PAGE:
Power forwards are skilled players that spend most of the game inside the three-point line. Power forwards are like centers in where they position themselves on the floor. They line up somewhat down low, however, they are not a full center.
The power forward has many responsibilities, they include rebounding, defending the rim, playing in the post, and setting screens. They can also sometimes intimidate their opponents with their size. They post up, and block shots, some power forwards can shoot mid-range jump shots as well as three-pointers. Many teams want the power forward to be the best player on their team due to their crucial leadership and in-game roles.
IMPORTANT: The power forward is known as PF and the number four in our diagrams.
Power forwards are known as post players because they stand near the high post and low post on the court. As a post player, the power forward will post up and shoot easy layups near the basket. Post players are also great at getting offensive rebounds. Power forwards are good post players and this also means they are usually good free throw shooters. Players who play down low in the low post are fouled more often than other positions.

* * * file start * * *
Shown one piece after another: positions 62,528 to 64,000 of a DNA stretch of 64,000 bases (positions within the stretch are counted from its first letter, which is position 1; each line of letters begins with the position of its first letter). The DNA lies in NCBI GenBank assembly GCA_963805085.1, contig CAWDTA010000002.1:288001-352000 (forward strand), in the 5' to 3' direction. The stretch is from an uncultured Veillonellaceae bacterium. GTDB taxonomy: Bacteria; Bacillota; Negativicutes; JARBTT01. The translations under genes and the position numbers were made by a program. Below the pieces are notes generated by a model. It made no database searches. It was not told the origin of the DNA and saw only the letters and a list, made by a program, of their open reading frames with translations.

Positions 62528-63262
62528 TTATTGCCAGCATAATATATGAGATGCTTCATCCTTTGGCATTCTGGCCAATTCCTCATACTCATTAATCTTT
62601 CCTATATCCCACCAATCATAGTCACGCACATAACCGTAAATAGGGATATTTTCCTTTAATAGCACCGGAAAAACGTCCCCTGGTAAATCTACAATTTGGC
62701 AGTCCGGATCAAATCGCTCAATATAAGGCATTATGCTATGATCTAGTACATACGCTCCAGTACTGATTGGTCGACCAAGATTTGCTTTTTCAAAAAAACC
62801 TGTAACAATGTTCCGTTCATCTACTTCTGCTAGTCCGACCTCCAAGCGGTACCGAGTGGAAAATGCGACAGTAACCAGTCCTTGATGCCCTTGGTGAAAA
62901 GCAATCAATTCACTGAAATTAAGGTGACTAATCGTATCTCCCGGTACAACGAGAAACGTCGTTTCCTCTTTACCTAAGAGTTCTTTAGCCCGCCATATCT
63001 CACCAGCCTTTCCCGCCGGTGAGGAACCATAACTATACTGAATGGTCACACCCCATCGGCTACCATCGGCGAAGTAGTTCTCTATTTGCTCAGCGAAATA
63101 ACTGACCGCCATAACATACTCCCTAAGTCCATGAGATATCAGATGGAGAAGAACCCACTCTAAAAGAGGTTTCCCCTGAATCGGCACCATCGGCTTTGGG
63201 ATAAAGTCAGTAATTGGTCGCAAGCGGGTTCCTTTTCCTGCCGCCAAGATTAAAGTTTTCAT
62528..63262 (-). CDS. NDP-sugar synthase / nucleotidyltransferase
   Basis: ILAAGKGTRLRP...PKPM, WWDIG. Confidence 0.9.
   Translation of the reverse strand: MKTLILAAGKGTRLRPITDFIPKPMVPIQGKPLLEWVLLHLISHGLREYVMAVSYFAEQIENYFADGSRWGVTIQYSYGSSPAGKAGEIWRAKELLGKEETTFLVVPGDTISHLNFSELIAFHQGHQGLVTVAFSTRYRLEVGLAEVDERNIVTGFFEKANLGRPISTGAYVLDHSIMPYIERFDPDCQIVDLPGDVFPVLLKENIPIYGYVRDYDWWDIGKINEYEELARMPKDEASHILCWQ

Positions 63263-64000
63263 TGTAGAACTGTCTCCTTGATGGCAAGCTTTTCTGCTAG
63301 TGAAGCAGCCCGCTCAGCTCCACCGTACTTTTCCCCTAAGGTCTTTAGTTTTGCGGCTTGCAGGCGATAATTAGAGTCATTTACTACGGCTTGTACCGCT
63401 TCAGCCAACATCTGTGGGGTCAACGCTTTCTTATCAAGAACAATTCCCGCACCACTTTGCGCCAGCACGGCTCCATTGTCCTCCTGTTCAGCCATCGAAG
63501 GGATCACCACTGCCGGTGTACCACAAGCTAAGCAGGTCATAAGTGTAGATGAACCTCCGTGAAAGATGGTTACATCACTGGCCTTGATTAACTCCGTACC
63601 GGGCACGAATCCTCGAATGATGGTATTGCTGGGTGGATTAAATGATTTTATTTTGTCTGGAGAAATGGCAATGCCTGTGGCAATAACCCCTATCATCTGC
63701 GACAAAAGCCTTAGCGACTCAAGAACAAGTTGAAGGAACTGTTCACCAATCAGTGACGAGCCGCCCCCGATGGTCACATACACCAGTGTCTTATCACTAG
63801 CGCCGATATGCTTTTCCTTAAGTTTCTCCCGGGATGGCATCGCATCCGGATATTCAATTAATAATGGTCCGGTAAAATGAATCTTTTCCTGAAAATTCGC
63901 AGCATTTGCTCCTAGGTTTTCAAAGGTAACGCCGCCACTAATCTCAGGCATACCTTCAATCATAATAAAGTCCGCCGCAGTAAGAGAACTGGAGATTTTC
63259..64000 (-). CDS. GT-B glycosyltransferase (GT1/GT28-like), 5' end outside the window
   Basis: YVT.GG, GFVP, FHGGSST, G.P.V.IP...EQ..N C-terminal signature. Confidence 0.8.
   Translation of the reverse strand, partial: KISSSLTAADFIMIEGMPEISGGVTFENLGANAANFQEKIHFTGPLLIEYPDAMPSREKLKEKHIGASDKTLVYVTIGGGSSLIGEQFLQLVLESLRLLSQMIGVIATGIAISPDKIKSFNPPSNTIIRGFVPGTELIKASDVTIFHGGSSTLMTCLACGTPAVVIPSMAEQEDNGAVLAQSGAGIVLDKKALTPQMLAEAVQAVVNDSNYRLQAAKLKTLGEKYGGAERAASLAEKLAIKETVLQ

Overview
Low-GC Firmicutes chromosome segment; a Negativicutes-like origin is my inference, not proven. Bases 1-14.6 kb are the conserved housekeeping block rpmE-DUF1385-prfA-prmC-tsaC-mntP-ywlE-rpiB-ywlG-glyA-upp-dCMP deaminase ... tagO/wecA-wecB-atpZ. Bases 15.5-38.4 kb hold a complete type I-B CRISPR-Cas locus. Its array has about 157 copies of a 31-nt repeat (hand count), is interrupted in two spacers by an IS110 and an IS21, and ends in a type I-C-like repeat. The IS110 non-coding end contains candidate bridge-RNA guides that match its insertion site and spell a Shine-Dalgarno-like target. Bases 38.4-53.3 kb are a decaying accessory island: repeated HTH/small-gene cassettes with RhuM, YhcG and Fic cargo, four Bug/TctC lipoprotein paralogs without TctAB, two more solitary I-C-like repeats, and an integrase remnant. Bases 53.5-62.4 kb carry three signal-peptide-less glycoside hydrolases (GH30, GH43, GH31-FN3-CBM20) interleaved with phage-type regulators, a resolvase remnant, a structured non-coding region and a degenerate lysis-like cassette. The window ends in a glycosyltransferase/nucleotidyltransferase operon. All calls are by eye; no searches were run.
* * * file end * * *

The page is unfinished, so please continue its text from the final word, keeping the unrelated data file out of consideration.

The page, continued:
Power Forwards, like most positions, must be good at transitioning from offense to defense in a game situation. As a power forward, you should expect to spend most of your time inside the three-point arc and posting up. After going for a rebound or scoring power forwards must hustle back on defense as they are normally one of the better defensive players and are needed in the backcourt.
Although the main duties of a power forward include posting up and setting screens, in today's modern NBA, the power forward is a shooter, who can stretch his range all the way out to the three-point line. He is often called a stretch four if he is able to shoot from that distance. This change throughout history has allowed many players to play some power forward even though it is not their main position. Lebron James is a great example of that.